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  #1  
Old 06-27-2007, 03:59 PM
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How much gas does a furnace pilot light burn?

I was down in the basement throwing some stuff out and it dawned on me that, duh, the pilot light on the furnace was on (obviously since I never shut the gas off in the 10 years we've been here). The furnace hasn't gone on in a month and probably won't for another three months.

Does it use an appreciable amount of gas? Is it worthwhile to shut the gas off to the furnace for the warm months? I never thought about it before.
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Old 06-27-2007, 04:03 PM
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Most if not all of the newer gas furnaces and water heaters have electronic ignition, I believe. Mine do, just like the stove. Thus there is no pilot light.
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  #3  
Old 06-27-2007, 04:07 PM
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Define "new"...

...our units were "new" in '97. Ours have pilot lights and are always on.

We also have one gas fireplace, and the pilot light is always on there too.

I should shut them off for a month to see what it does to our gas bill...
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  #4  
Old 06-27-2007, 05:03 PM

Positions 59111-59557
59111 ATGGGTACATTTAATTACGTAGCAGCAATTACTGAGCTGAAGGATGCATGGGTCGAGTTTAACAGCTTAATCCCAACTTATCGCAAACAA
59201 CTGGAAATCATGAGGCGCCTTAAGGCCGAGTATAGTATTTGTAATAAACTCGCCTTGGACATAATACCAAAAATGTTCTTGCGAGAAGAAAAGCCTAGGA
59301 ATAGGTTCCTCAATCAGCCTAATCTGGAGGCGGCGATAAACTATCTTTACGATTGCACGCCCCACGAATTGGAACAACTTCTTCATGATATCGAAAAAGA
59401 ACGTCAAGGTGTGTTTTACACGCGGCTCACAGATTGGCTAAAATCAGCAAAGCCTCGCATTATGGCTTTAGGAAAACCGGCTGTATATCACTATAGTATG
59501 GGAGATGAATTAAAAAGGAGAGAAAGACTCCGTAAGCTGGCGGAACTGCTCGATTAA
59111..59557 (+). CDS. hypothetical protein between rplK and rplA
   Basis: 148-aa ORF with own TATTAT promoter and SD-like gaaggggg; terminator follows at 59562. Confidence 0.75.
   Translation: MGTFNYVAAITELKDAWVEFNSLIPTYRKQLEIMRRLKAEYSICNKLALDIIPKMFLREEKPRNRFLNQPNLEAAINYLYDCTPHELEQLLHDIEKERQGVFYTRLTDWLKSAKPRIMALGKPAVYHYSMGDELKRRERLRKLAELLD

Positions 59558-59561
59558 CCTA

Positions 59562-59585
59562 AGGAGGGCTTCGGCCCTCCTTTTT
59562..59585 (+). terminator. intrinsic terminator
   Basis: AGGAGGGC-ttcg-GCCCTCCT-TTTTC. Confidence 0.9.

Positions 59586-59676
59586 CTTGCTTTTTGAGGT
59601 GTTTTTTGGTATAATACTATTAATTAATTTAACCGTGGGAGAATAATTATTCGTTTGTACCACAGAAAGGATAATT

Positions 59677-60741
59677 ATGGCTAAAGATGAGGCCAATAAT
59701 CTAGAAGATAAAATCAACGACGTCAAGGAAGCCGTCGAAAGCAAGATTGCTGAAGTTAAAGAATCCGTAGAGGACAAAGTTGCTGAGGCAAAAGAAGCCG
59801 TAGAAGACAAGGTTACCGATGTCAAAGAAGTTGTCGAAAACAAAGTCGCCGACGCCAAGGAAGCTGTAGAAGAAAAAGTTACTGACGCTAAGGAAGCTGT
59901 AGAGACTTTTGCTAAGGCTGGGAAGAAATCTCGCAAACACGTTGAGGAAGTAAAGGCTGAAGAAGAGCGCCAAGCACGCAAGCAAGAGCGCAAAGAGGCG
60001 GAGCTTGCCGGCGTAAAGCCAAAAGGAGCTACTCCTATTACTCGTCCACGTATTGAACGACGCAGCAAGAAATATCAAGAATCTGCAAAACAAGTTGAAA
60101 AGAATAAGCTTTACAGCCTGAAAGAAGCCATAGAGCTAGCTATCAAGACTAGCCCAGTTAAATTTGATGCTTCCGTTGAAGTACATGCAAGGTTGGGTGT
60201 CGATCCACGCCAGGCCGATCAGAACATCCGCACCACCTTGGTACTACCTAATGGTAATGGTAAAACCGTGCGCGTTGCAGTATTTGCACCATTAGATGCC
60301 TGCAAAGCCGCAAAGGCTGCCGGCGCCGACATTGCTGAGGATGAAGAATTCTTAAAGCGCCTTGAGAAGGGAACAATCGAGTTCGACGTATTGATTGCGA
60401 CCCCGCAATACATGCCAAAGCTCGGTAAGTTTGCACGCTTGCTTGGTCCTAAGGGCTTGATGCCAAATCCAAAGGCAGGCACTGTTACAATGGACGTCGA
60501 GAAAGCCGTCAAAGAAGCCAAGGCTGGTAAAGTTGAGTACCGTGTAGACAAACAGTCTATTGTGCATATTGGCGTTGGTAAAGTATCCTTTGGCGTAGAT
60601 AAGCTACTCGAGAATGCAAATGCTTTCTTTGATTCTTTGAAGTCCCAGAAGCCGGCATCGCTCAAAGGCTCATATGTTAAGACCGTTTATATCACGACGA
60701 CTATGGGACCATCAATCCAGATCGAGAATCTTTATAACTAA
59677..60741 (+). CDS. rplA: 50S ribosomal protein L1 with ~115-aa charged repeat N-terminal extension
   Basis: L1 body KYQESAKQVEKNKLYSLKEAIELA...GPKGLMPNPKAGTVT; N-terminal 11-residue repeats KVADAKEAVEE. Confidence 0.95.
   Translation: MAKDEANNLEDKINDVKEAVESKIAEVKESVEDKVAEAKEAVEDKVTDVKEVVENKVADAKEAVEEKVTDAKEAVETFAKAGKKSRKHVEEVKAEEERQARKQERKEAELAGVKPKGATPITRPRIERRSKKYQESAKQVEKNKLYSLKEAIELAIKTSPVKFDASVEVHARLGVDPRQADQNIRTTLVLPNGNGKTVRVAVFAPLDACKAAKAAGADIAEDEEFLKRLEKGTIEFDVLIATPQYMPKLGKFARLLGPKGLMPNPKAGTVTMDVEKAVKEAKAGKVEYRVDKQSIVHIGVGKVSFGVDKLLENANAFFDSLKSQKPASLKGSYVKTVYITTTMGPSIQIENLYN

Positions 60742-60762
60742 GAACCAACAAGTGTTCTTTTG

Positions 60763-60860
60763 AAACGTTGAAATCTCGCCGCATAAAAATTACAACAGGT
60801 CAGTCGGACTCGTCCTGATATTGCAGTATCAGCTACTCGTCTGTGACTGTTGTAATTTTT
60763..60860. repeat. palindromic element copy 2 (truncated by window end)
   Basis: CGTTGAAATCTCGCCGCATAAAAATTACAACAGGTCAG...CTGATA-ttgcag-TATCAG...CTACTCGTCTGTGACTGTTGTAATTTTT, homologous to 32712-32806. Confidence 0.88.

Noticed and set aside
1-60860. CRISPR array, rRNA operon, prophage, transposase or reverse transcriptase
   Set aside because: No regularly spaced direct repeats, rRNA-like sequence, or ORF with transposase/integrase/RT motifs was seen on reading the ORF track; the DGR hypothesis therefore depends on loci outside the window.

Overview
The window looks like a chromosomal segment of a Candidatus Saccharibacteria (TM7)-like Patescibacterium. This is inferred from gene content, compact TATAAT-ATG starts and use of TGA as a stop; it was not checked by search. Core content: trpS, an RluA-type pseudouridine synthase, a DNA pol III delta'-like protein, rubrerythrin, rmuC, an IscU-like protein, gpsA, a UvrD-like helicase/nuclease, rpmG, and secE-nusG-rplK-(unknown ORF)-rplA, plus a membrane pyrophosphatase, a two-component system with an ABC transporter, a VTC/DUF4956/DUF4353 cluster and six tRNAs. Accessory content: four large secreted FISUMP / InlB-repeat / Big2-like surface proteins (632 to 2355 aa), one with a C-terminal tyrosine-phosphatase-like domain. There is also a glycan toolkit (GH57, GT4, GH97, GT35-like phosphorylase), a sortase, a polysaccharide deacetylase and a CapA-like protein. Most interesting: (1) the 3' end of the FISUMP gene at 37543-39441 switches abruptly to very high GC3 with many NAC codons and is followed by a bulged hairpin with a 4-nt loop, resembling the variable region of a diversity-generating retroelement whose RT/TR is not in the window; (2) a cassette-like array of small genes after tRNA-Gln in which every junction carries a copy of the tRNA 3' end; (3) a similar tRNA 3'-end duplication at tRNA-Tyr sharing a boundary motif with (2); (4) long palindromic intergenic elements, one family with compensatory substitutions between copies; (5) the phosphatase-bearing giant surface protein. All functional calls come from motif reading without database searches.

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We had electronic ignition. When it failed, the plumber replaced it with one with a continuous pilot light. In his opinion, the continuous pilot was more reliable.

I think the amount of gas consumed must be negligable, or else Al Gore would have insisted that they all get changed.

On the other hand, I'm sure pilot lights are a major contributor to global warming, which I think we should discuss again.
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  #5  
Old 06-27-2007, 06:22 PM
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It must be a fair amount given my experience lighting farts. I don't think one fart would keep a pilot operating for more than a second or two.
I know a landlady who doesn't like pilots on her gas stoves because they heat the kitchen up too much. If she can tell the difference, I guess it must be significant.
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  #6  
Old 06-27-2007, 06:44 PM
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Older gas furnaces have pilot lights that use 400 to 1,200 cubic feet of natural gas per month. That's between $5 and nearly $16 per month at my gas companies current rate.
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Old 06-27-2007, 07:23 PM
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Quote:
Originally Posted by Dubyagee View Post
Older gas furnaces have pilot lights that use 400 to 1,200 cubic feet of natural gas per month. That's between $5 and nearly $16 per month at my gas companies current rate.
Dang, double that for my propane. Pilots are now OFF!.

Also its not a bad idea to tun them off in the event they are not ignited and cause a gas hazard.
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  #8  
Old 06-27-2007, 07:56 PM
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Do you have floor drains with your propane?
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  #9  
Old 06-27-2007, 08:35 PM
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Originally Posted by kerry edwards View Post
Do you have floor drains with your propane?
Huh?
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  #10